I read this before it was acclaimed The Viewers’ Choice (in a TV Book Club shortlist at the 2006 British Book Awards) but, frankly, remained unimpressed. I had high expectations for an out-of-the-ordinary modern take on the holy grail written by a successful reviewer and generous sponsor of new writing, but was deeply disappointed at the result.

Kate Mosse has mixed up a cocktail of familiar elements (Cathar heretics, reincarnation, grail, medieval history) and somehow turned it into an entirely run-of-the-mill romance-cum-fantasy-cum-thriller. I admire her research into life in the Middle Ages, her knowledge of the French Midi (she lives in the old walled city of Carcassonne, ‘restored’ to a Victorian vision of the High Middle Ages) and her attempt to make the grail a little different from the familiar holy bloodline thesis. The labyrinthine storyline seesaws between the past and the present, turning on the fulcrum of a scandalously disorganised archaeological investigation.

However, her use of Hollywood-influenced magic denouements and crude Disneyesque villains and villainesses, combined with a holier-than-thou heroine, ultimately left this reader cold and mystified. Still, back in 2006 I couldn’t argue with 70,000 presumably satisfied readers, and probably can’t even now; though its frequent appearances on charity shop bookshelves, along with The Da Vinci Code, suggests that those readers aren’t now fussed about keeping it on their bookshelves. I myself shan’t be seeking out the sequels.

A seminal work


Geoffrey Ashe King Arthur’s Avalon:
the story of Glastonbury
Collins 1958

First published in 1957, this is the post-war book that really re-invigorated interest in King Arthur and the Dark Ages by focusing on the medieval notion that he was buried in the grounds of Glastonbury Abbey. On the surface all the omens were good: archaeologically there was evidence that there was an ancient cemetery here – in the early sixties a prominent archaeologist, Ralegh Radford, would even pinpoint where 12th-century monks dug for the supposed grave of Arthur – legends placed Dark Age saints here, the medieval abbey was one of the richest (if not the richest) monastic foundation in the country, and many people in recent times have been attracted by the supposed aura of the place. Certainly Ashe, a Catholic, believes there is something special here, and that the legends, even if not true, have a significance beyond the claimed facts; and he has lived on the slopes of Glastonbury Tor for many decades now, a vindication of the magic of this small Somerset town. Continue reading “A seminal work”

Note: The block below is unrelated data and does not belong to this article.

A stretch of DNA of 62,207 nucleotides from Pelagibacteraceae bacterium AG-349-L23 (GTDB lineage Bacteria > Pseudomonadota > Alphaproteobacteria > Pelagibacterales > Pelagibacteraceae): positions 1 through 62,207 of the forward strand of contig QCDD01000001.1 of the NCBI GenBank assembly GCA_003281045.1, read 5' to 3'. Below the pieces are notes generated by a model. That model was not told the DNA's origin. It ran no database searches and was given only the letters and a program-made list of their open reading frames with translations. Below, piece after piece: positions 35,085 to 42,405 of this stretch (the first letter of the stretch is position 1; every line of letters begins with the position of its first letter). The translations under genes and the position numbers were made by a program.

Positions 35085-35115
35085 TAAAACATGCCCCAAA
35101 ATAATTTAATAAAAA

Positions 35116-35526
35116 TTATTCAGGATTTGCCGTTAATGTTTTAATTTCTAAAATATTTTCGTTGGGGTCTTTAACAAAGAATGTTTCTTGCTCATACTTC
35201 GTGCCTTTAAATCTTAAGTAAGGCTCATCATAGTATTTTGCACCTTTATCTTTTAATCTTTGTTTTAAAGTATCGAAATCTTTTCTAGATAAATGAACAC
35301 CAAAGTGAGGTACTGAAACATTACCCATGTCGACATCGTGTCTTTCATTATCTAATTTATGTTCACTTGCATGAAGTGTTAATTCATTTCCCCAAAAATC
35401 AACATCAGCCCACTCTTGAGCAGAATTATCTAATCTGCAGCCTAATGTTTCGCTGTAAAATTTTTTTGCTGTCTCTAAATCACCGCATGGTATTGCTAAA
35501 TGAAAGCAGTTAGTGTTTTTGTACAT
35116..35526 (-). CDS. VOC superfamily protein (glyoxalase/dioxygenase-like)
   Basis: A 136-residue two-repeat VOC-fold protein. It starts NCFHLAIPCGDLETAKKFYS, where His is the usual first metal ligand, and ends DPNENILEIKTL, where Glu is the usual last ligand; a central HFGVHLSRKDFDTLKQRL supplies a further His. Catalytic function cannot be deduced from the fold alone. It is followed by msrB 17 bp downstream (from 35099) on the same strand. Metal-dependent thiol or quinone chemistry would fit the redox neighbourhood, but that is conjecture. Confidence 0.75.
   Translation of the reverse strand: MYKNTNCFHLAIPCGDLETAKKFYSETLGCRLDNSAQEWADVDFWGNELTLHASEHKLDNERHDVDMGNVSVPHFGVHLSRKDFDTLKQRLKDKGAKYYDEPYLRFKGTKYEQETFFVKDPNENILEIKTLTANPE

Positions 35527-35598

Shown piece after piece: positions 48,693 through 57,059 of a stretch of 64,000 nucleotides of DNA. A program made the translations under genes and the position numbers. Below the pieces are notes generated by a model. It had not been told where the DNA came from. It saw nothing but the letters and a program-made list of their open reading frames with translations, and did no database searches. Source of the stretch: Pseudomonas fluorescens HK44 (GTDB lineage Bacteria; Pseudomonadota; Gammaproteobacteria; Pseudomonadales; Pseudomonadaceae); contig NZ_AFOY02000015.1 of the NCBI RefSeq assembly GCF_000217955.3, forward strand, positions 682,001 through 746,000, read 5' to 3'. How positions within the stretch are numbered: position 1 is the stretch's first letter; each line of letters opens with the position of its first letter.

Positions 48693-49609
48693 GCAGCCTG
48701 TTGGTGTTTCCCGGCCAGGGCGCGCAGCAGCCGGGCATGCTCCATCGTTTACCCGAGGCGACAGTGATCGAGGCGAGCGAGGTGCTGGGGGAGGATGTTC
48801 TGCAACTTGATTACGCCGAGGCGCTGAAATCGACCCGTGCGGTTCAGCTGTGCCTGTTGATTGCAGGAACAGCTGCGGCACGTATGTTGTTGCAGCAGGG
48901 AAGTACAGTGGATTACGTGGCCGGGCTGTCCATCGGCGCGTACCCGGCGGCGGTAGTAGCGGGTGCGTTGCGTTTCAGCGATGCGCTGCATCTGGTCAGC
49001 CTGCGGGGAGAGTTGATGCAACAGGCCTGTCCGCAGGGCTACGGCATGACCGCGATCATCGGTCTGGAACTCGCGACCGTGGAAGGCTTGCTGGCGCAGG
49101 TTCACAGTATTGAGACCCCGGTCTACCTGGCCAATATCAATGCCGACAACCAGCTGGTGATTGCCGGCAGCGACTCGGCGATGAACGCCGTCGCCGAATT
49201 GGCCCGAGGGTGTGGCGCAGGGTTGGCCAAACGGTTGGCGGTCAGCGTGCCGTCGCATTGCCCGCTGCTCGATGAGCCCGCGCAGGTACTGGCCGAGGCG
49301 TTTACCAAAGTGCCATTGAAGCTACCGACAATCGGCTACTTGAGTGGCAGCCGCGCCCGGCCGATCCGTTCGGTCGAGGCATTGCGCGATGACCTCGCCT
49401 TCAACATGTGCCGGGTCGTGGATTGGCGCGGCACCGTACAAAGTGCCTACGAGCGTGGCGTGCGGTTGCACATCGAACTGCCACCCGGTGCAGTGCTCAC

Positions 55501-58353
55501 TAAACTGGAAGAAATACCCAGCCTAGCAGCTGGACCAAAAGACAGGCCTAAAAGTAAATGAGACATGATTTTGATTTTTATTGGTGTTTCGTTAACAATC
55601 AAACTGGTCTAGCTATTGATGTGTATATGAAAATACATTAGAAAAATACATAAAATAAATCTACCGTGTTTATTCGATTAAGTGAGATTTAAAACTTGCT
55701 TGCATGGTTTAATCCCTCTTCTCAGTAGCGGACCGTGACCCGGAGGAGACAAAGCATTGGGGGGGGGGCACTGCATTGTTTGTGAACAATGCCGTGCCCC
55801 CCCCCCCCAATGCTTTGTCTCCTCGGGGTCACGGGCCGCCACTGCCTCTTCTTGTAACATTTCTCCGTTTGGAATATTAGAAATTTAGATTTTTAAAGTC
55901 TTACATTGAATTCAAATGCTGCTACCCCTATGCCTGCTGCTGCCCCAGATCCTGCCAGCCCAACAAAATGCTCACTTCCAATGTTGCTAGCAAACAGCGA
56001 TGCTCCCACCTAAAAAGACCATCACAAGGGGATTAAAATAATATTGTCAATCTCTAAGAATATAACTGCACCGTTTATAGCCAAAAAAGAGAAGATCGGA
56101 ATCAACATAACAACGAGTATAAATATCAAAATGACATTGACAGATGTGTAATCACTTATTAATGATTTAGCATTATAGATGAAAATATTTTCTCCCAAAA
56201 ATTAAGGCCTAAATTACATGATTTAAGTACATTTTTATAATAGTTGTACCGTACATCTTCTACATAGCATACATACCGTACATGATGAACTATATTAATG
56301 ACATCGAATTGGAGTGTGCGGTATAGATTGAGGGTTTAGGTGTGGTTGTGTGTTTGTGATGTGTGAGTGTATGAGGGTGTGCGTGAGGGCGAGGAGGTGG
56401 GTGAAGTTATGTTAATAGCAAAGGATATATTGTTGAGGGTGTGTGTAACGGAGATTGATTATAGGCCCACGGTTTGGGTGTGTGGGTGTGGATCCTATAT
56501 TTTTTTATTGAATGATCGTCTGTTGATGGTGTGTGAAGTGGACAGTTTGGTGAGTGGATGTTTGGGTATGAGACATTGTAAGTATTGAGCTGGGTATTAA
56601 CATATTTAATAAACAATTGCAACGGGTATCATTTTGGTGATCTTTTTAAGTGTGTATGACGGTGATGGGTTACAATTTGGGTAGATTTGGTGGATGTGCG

A novel of its time

Bussard Ramjet, NASA image: Wikipedia Commons
Bussard Ramjet, NASA image: Wikipedia Commons

Poul Anderson Tau Zero
Gollancz SF Masterworks 2006 (1970)

A few centuries hence fifty specialists, twenty five of either gender, set out on a journey to the star Beta Virginis to colonise a new planet. Their transport is the Leonora Christine, an interstellar spaceship powered by a Bussard ramjet, capable of accelerating to near light speed (tau zero). Just before their halfway point, while still accelerating, disaster strikes with damage to the propulsion, meaning that the craft will continue its acceleration and not only miss its target but potentially never stop. How do the crew cope, and do they survive?

James Blish is quoted as having judged this “the ultimate hard science fiction novel”, and though we now know that much of the technology, especially the ramjet propulsion, has been either discredited or outdated since the book version was published in 1970 (it was based on Anderson’s earlier short story called To Outlive Eternity), there is certainly a lot of science in it; not surprising as Anderson was a physics graduate before he turned to fiction. More recently, Continue reading “A novel of its time”